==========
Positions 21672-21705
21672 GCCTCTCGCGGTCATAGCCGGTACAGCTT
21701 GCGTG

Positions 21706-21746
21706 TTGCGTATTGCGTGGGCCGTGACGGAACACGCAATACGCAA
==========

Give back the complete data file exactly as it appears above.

Positions 21672-21705
21672 GCCTCTCGCGGTCATAGCCGGTACAGCTT
21701 GCGTG

Positions 21706-21746
21706 TTGCGTATTGCGTGGGCCGTGACGGAACACGCAATACGCAA